Kayi Kayi Nampitjinpa

Kayi Kayi Nampitjinpa

DOB: c.1946
Born: Kiwirrkurra, WA

Kayi Kayi Nampitjinpa was born in 1946 in her country of traditional lands known as Kiwirrkurra which is North West of Alice Springs. Today she lives in the Pintupi community at Kintore. Kintore was founded in the early 1980’s when the Pintupi tribes left the government reservation at Papunya. (Kintore is approximately 600 kms west of Alice Springs).

Kayi Kayi is part of the new ’second generation’ of artists who started painting in the 1980’s. Although already in her late fifties, Kayi Kayi is considered a young artist as she has only been painting since 1996. These second generation women artists whose early beginnings centered around assisting the male artists of Papunya, have emerged with their own unique and sophisticated styles.

Kayi Kayi’s country is Kiwirrkura where she has custodial rights to paint her dreamings. Kiwirrkura is ‘her country.‘ Her distinctive style gives a unique perspective to her dreamings. She paints primarily rock hole dreaming and women's ceremony. The design elements in her paintings refer to the designs that the women paint on their bodies for ceremonies. The secret or sacred Tingari cycle provides the mythology underpinning her works.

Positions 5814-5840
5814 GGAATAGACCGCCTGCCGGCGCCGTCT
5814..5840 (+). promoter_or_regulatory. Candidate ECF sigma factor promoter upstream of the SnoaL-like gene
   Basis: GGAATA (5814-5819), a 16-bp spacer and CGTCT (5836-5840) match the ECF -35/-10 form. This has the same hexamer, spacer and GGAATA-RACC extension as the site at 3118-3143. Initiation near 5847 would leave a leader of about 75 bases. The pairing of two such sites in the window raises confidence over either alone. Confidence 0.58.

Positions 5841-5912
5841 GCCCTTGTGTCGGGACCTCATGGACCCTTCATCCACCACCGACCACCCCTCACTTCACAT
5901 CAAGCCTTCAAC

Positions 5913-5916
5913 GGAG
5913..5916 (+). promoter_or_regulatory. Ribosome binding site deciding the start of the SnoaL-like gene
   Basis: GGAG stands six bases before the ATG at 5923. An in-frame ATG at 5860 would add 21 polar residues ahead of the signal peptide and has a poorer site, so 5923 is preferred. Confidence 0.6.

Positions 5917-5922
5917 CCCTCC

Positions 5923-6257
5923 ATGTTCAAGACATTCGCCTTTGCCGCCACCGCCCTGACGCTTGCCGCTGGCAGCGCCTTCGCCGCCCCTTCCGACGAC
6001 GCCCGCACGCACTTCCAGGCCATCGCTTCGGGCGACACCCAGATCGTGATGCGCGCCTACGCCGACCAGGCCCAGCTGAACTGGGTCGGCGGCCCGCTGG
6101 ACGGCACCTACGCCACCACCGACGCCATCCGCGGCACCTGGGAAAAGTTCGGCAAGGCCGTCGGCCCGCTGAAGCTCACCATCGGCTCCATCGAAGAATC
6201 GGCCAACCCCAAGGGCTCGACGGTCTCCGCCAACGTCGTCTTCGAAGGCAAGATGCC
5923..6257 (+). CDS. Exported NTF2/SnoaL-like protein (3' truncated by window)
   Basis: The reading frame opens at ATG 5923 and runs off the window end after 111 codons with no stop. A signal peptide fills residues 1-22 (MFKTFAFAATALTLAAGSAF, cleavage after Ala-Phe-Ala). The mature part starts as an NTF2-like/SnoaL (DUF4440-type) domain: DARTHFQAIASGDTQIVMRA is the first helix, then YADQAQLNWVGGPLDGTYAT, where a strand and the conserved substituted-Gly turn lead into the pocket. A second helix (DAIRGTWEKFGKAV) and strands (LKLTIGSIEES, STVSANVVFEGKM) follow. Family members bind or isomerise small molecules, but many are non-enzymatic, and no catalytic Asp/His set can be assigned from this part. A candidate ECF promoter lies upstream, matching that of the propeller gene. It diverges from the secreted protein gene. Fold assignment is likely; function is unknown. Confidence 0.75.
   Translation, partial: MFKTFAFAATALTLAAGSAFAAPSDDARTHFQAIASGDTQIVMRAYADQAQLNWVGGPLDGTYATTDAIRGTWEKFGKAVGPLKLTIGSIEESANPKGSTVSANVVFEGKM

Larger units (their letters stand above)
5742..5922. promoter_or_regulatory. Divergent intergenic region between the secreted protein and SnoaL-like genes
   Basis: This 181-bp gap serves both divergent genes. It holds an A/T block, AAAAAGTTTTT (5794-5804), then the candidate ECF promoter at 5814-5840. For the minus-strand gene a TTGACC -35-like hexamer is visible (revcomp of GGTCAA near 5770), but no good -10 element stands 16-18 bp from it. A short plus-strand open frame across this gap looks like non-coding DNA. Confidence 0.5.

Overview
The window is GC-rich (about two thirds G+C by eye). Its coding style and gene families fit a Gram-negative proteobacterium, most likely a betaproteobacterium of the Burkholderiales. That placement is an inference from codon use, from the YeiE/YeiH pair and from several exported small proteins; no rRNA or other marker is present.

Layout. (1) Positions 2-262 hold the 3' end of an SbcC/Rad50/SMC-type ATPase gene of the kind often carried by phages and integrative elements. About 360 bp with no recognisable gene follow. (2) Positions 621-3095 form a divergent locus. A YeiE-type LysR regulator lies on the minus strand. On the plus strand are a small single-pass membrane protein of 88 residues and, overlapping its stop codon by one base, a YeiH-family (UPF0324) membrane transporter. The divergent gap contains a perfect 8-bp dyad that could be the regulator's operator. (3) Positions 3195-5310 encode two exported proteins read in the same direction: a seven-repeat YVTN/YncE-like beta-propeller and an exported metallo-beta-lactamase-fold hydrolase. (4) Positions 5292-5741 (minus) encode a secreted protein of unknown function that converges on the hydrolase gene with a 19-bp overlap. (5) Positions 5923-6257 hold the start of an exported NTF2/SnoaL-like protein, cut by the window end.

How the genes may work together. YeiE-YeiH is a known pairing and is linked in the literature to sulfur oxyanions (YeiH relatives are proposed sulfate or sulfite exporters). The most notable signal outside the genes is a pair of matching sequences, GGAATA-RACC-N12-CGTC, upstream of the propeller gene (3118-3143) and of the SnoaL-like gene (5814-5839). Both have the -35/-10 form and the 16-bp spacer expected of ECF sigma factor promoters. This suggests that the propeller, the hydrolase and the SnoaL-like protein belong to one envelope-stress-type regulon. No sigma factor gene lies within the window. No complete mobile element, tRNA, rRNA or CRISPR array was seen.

Generally, the Tingari are a group of mythical characters of the Dreaming who traveled over vast stretches of the country, performing rituals and creating and shaping particular sites. The Tingari women usually followed the Tingari men and were accompanied by novices.

It is the Tingari men and women’s travels and adventures that are enshrined in a number of song cycles. It is only through initiation ceremony that Kayi Kayi has permission to paint the stories that she does.

She is married to Nolan Tjapangati also an artist and she draws on inspiration from her fellow artists. At the Kintore community there is a communal artists shed where all the women artists gather to paint, sing their Dreamings and develop their ongoing style.

The Kintore community at present has over fifty artists all of whom are gaining in popularity. The Kintore settlement has been home to some of the great masters of the Papunya Art movement, Turkey Tolson and Mick Namerari to name a few. Today, these masters descendents are the new artists to enter the Aboriginal art world.

The market demand and future potential of an artist such as Kayi Kayi is yet to be fully realized. As Kayi Kayi gains in confidence and develops through various influences, her artist status will go from strength to strength.